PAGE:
Gram staining

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Gram staining refers to a experimental method of placing bacteria into two sub-groups - Gram positive and Gram negative.

This method is used to differentiate between Gram Negative and Gram Positive bacteria. The method exploits the differing structures of the cell wall in both types of bacteria. In Gram positive bacteria, named like it is because it responds "positively" to staining, it is surrounded by a thick peptidoglycan layer, which offsets the need for it to have an additional outer membrane. This therefore sees a Gram positive bacterial cell wall, easily penetratable by the crystal violet stain used in Gram staining; it hence produces a purple stained bacteria as a result of the stain being retained by the thick peptidoglycan. In Gram negative bacteria, there is a reduced presence of peptidoglycan layers. It however has an additional outer membrane. This membrane stops the crystal violet stain from penetrating the cell wall and hence does not become purple in response to the crystal violet stain (also due to the lack of peptidoglycan, meaning the stain cannot be retained), but instead, once counterstained with safranin, turns pink/red colour, It's also useful to note there is a third group of bacteria, that do not respond to Gram staining. This group of bacteria can be categorised as Gram Neutral.




Main Purpose:

Identification and classification of infectious bacteria using a light microscope.


Gram-positive bacteria stains observed are purple/violet whereas Gram-negative stains observed are red/pink in colour following the completion of this method.


  1. Obtain the bacteria from a culture, transfer it into an inoculation loop and smear the bacterial sample on a glass microscope slide.
  2. Fix the bacteria to the slide so that it does not get washed away when chemicals are added to it. This is done by passing the glass slide over an open flame. The heat supplied fixes the bacteria.
  3. Add a few drops of a chemical called crystal violet onto the sample. The purple molecules of the crystal violet pass through the layers of the bacterial cell.
  4. Add iodine to the sample. The iodine molecules pass through the layers of the cell and bind with the crystal violet molecules. They clump together to form a larger crystal violet-iodine molecule.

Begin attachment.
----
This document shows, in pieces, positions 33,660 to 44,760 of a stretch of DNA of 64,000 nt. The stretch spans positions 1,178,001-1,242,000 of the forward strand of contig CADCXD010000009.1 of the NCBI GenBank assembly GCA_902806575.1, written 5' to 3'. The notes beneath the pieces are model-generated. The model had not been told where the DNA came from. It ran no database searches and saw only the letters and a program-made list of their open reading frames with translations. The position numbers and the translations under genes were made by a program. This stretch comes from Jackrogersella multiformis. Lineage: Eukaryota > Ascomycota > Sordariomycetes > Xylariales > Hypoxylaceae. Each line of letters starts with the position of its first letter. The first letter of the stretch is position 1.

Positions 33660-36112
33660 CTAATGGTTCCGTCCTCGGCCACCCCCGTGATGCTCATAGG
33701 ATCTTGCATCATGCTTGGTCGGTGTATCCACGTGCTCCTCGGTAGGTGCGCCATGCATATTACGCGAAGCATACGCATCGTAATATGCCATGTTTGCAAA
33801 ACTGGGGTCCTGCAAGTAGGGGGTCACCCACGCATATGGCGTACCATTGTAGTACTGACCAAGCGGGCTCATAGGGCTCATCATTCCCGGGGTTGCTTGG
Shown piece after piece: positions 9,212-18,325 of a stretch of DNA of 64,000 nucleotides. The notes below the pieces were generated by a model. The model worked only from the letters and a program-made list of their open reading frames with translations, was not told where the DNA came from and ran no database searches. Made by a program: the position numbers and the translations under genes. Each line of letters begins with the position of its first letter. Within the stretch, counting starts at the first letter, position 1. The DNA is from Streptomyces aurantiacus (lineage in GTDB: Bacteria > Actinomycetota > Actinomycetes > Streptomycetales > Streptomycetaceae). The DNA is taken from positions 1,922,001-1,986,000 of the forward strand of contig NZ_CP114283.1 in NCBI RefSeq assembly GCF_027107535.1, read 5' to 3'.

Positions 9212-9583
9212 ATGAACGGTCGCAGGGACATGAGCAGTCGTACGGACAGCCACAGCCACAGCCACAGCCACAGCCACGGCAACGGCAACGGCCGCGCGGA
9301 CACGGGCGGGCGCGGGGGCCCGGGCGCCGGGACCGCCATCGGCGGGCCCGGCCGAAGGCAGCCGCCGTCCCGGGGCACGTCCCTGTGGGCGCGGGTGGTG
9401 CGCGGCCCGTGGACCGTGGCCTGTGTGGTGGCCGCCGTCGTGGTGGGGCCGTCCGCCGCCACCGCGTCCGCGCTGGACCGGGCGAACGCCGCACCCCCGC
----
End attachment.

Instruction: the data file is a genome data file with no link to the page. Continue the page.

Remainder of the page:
5. Wash the sample with alcohol which acts as a detaining agent.
  6. Apply Safranin (a red dye) to the sample. The Safranin molecules pass through the cell wall and bind to the lipids in the phospholipid bilayer.


After washing the bacterial sample with alcohol in Step 5, in Gram-positive the cell wall shrinks and the capsule gets dissolved and is washed away. In Gram-negative the same thing happens with the cell wall, however, not only does the capsule but the outer phospholipid bilayer also gets washed away. Due to the shrinking of the cell wall, the crystal violet-iodine molecules also get washed away. Thus, Gram-negative lose their colour and the bacteria would, therefore, look transparent underneath a light microscope after this step while the Gram-positive would appear purple/violet in colour because it has retained the crystal violet-iodine molecules[1]. After the addition of Safranin, Gram-positive appear purple and Gram-negative appear pink[2]. Even though they both have Safranin which would lead to a pink colour, the Gram-positive appear purple because of the purple crystal violet-iodine molecules still present in the cell are darker and overshadow the pink colour. Therefore, after this method, Gram-positive appear purple/violet and Gram-negative appear red/pink under a light microscope due to the differences in the physical and chemical properties of their cell walls.


A Gram positive bacteria should give a purple stain. This is because the thick layer of Peptidoglycan retains the purple crystal violet stain.

A Gram negative bacteria should give a pink stain. This is becaue it does not retain the crystal violet because the peptidoglycan layer is in the periplasm. So it is stained by the counterstain of Safranin.



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